“Man is least himself when he talks in his own person. Give him a mask, and he will tell you the truth.” –Oscar Wilde
The hysterical reaction by some in our school to the “UCSB White Student Union” page on Facebook could keep me talking for months, but today I want to focus on one relevant subtopic: the right to anonymity.
You see, what seemed to make many people most angry about the “UCSB White Student Union” page was not its mere existence, but the fact that its moderators chose to operate with complete anonymity, and even refused a face-to-face meeting with administrators when one was offered.
The right to anonymity is an important aspect of free expression. Authors have written and published anonymously since the advent of the written word. Alexander Hamilton, James Madison and John Jay wrote the Federalist Papers under the pseudonym “Publius,” and many of the most notable authors of the past few centuries (including Mark Twain, Voltaire and Dr. Seuss) have done likewise.
In the 1995 case McIntyre v. Ohio Elections Commission, the Supreme Court upheld the right to speak anonymously on political matters, saying, “Anonymity is a shield from the tyranny of the majority … It thus exemplifies the purpose behind the Bill of Rights, and of the First Amendment in particular: to protect unpopular individuals from retaliation — and their ideas from suppression — at the hand of an intolerant society.”
So why did so many people react so strongly to this basic right being exercised in an unpopular way by the “UCSB White Student Union”?
This is not the first time anonymity has come under attack at UCSB. In 2013, Associated Students passed a resolution condemning the Facebook pages “UCSB Confessions” and “UCSB Hook-Ups” and tried to get Facebook to take them down, saying they gave outsiders a negative impression of our school, promoted bigotry and even encouraged sexual assault.
This clear violation of students’ free speech was condemned by the Foundation for Individual Rights in Education, and a group of students (led by the College Republicans) managed to talk A.S. out of trying to censor the anonymous Confessions page.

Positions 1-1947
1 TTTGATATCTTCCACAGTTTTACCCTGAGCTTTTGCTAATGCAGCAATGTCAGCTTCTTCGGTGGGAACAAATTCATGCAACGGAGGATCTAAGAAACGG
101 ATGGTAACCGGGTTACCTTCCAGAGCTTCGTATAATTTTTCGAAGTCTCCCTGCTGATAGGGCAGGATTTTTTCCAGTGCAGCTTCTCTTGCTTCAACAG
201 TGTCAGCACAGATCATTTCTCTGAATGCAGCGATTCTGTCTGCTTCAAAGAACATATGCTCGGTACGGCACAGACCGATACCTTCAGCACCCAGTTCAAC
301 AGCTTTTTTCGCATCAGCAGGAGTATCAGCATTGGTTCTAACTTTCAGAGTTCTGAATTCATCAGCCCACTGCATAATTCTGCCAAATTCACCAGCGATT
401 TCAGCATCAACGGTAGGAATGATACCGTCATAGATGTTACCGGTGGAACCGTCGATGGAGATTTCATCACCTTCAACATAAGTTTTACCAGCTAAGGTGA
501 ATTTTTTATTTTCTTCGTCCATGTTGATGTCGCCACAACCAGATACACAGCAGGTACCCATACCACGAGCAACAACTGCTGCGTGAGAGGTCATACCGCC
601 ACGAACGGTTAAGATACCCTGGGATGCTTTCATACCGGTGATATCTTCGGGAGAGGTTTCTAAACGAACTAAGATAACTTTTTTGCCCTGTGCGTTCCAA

The phenomenon is not limited to our school, either. Recently I came across a Change.org petition to “Shut Down the app ‘Yik Yak’” by a young woman who claimed to have been bullied on the app. She complained that “With the shield of anonymity, users have zero accountability for their posts, and can openly spread rumors, call classmates hurtful names, send threats or even tell someone to kill themselves.”
Why do forums like Yik Yak and “UCSB Confessions“ come under attack so often, especially from liberals who support “social justice” causes? It is true, these modes of communication can be used to bully, harass and threaten, but I do not believe this is the real reason they have come under attack.
I believe that anonymity drives some on the left absolutely bonkers because they themselves represent the “hand of an intolerant society” that the Supreme Court warned us about. I believe that many people on the far left are less afraid of bullying over social media than they are of the potential that these media have to undermine their ideology.
The very cornerstone of political correctness and its influence on our society rests not in its reasoned intellectual arguments, but in its purveyors’ ability to publicly shame anyone who disagrees with them. Let’s take an example: in 2005, Larry Summers, then the President of Harvard University, gave a talk in which he suggested several possible explanations for the disparities between men and women in science and technology fields. Along with discrimination and women’s relative unwillingness to commit to jobs in S.T.E.M. fields, Summers discussed the hypothesis that disparities might exist because of the greater statistical variability in male intelligence.